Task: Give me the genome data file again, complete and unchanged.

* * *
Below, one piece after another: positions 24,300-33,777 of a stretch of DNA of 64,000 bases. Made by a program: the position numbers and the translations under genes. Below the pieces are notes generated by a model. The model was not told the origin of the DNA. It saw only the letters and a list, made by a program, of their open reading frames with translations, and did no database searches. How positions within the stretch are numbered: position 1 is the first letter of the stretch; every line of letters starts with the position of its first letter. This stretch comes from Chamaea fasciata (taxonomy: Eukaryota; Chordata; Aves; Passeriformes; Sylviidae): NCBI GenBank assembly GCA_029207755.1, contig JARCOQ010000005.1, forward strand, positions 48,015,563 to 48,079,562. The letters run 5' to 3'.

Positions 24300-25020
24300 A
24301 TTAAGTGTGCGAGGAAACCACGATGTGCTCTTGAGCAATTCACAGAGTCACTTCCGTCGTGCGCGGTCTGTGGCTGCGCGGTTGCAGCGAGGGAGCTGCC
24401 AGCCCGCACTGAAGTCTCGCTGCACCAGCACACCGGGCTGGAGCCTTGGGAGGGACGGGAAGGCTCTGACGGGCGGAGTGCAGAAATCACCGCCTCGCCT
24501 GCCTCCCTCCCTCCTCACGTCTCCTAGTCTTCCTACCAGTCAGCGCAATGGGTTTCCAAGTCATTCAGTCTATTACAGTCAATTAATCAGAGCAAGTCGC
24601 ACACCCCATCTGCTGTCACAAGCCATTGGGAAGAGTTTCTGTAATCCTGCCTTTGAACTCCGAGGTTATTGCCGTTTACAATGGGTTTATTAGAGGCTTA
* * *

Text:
Below, one piece after another: positions 24,300-33,777 of a stretch of DNA of 64,000 bases. Made by a program: the position numbers and the translations under genes. Below the pieces are notes generated by a model. The model was not told the origin of the DNA. It saw only the letters and a list, made by a program, of their open reading frames with translations, and did no database searches. How positions within the stretch are numbered: position 1 is the first letter of the stretch; every line of letters starts with the position of its first letter. This stretch comes from Chamaea fasciata (taxonomy: Eukaryota; Chordata; Aves; Passeriformes; Sylviidae): NCBI GenBank assembly GCA_029207755.1, contig JARCOQ010000005.1, forward strand, positions 48,015,563 to 48,079,562. The letters run 5' to 3'.

Positions 24300-25020
24300 A
24301 TTAAGTGTGCGAGGAAACCACGATGTGCTCTTGAGCAATTCACAGAGTCACTTCCGTCGTGCGCGGTCTGTGGCTGCGCGGTTGCAGCGAGGGAGCTGCC
24401 AGCCCGCACTGAAGTCTCGCTGCACCAGCACACCGGGCTGGAGCCTTGGGAGGGACGGGAAGGCTCTGACGGGCGGAGTGCAGAAATCACCGCCTCGCCT
24501 GCCTCCCTCCCTCCTCACGTCTCCTAGTCTTCCTACCAGTCAGCGCAATGGGTTTCCAAGTCATTCAGTCTATTACAGTCAATTAATCAGAGCAAGTCGC
24601 ACACCCCATCTGCTGTCACAAGCCATTGGGAAGAGTTTCTGTAATCCTGCCTTTGAACTCCGAGGTTATTGCCGTTTACAATGGGTTTATTAGAGGCTTA